The rundown on rental yields
While dwelling values in Sydney and Melbourne continue to show double digit annual growth, weekly rents have remained sluggish across all of the capital cities. The headline figures from the latest CoreLogic RP Data rental report covering the September quarter showed weekly rents across the combined capital cities were flat, taking the annual pace of growth to a new record low of just 0.5%.
The strongest rental growth over the past year was in Melbourne, where weekly rents were 2.1% higher. When taken in the context where dwelling values in Melbourne are up by 14.2%, it is clear why Melbourne rental yields are the lowest of any capital city. A typical Melbourne house is providing a gross return of just 2.9%, while units are showing a higher 4.1% average gross return across the city.
Similarly, in Sydney, where dwelling values have surged 16.7% higher over the year, weekly rents are up by only 1.9%. The result is that the average gross rental yield for Sydney houses has reduced from 3.6% a year ago, to reach a new record low of 3.1% at the end of September this year. The average gross yield for unit rents has reduced from 4.5% a year ago to 4.1%.
Rental rates moved lower over the year in both Perth and Darwin, down by 5.8% in Perth and by a substantial 11.4% in Darwin. Dwelling values are also heading south in these cities, however not at the same pace as rents which means rental yields are being pushed lower in these cities as well. Over the past twelve months, Perth dwelling values fell by 0.9% and Darwin values were 3.9% lower.
The exception to the rule
The only capital city where rental yields aren’t being compressed is Hobart. Weekly rents in Hobart are rising at a faster pace than dwelling values which are down slightly over the past year. Hobart is now showing the second highest yield profile across the capital cities after Darwin. In fact, it may not be long before Hobart overtakes Darwin as the highest yielding capital, considering the pace of rental falls across the Darwin market place.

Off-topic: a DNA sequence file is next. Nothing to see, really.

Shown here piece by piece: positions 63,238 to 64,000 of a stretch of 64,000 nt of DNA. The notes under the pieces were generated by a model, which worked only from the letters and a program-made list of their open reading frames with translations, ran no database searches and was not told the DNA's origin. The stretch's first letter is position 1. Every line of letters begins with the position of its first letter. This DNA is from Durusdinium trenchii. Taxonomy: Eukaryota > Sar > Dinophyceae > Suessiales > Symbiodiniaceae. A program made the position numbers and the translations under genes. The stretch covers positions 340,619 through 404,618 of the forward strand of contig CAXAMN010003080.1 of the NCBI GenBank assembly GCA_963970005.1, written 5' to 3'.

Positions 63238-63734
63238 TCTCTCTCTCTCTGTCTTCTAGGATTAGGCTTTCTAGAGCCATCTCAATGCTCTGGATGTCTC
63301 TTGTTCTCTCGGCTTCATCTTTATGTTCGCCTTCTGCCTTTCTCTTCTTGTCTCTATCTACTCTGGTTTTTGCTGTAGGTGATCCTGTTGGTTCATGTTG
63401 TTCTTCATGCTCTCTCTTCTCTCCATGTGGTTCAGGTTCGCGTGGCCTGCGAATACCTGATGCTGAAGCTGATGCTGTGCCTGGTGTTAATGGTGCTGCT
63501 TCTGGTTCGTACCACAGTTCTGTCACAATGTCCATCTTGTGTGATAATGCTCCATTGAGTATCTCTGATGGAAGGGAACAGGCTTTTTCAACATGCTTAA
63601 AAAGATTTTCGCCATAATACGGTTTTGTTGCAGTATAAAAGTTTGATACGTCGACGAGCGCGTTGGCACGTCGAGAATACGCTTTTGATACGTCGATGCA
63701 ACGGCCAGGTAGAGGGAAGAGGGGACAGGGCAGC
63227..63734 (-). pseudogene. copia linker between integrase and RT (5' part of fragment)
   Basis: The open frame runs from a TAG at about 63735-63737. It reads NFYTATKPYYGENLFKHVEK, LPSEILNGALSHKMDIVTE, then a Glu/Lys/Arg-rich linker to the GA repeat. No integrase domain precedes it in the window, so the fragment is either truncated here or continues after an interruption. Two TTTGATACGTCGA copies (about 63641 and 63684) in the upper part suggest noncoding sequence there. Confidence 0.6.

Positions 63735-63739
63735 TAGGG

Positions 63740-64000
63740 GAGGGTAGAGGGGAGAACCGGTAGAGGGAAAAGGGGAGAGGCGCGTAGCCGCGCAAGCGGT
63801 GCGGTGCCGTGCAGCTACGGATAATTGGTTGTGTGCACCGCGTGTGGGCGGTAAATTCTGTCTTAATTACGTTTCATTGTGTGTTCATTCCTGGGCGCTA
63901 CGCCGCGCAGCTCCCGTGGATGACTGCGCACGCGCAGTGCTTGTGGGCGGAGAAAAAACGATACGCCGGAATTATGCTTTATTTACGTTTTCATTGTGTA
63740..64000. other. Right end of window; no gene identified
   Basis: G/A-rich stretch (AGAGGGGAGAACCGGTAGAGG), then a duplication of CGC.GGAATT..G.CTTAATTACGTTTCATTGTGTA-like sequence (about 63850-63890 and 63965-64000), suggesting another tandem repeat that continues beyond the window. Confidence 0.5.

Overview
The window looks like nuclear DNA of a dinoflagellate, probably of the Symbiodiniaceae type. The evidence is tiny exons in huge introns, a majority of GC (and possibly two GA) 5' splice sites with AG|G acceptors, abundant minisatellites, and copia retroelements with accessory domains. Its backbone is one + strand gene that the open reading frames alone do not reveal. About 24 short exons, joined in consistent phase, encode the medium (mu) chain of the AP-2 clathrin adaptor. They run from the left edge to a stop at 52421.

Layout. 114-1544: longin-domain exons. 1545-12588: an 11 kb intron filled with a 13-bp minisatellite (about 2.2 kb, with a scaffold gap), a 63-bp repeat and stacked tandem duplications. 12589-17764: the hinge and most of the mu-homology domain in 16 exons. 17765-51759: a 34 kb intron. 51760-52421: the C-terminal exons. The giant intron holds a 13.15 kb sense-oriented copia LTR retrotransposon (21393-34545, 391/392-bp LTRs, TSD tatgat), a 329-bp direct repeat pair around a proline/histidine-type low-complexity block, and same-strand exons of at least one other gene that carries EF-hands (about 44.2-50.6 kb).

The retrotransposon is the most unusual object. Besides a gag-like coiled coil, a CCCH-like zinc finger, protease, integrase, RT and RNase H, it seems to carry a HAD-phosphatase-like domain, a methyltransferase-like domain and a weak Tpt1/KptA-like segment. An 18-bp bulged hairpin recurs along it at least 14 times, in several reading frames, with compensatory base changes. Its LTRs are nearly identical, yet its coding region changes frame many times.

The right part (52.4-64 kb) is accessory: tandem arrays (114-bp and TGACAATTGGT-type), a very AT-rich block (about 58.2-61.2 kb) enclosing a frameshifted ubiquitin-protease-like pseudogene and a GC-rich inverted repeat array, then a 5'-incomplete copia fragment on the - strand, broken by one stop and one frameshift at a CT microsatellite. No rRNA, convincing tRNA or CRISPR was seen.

What’s behind the slowdown?
The landscape of weak rental growth can probably be attributed to the combination of higher levels of housing supply as well as a surge in rental stock in line with the high level of investment activity that has been apparent across the country. Add to that lower levels of population growth (particularly in the mining related regions) and the picture for rental demands becomes relatively bleak.
Soft rental conditions is great news for renters, but not so great for landlords. I suspect there will be more efforts to push rents higher as capital gains start to taper and when interest rates start to rise. Whether the market will accept higher rents in the face of more housing supply remains to be seen, but one suspects that most renters won’t accept this and will shop around for better rental deals.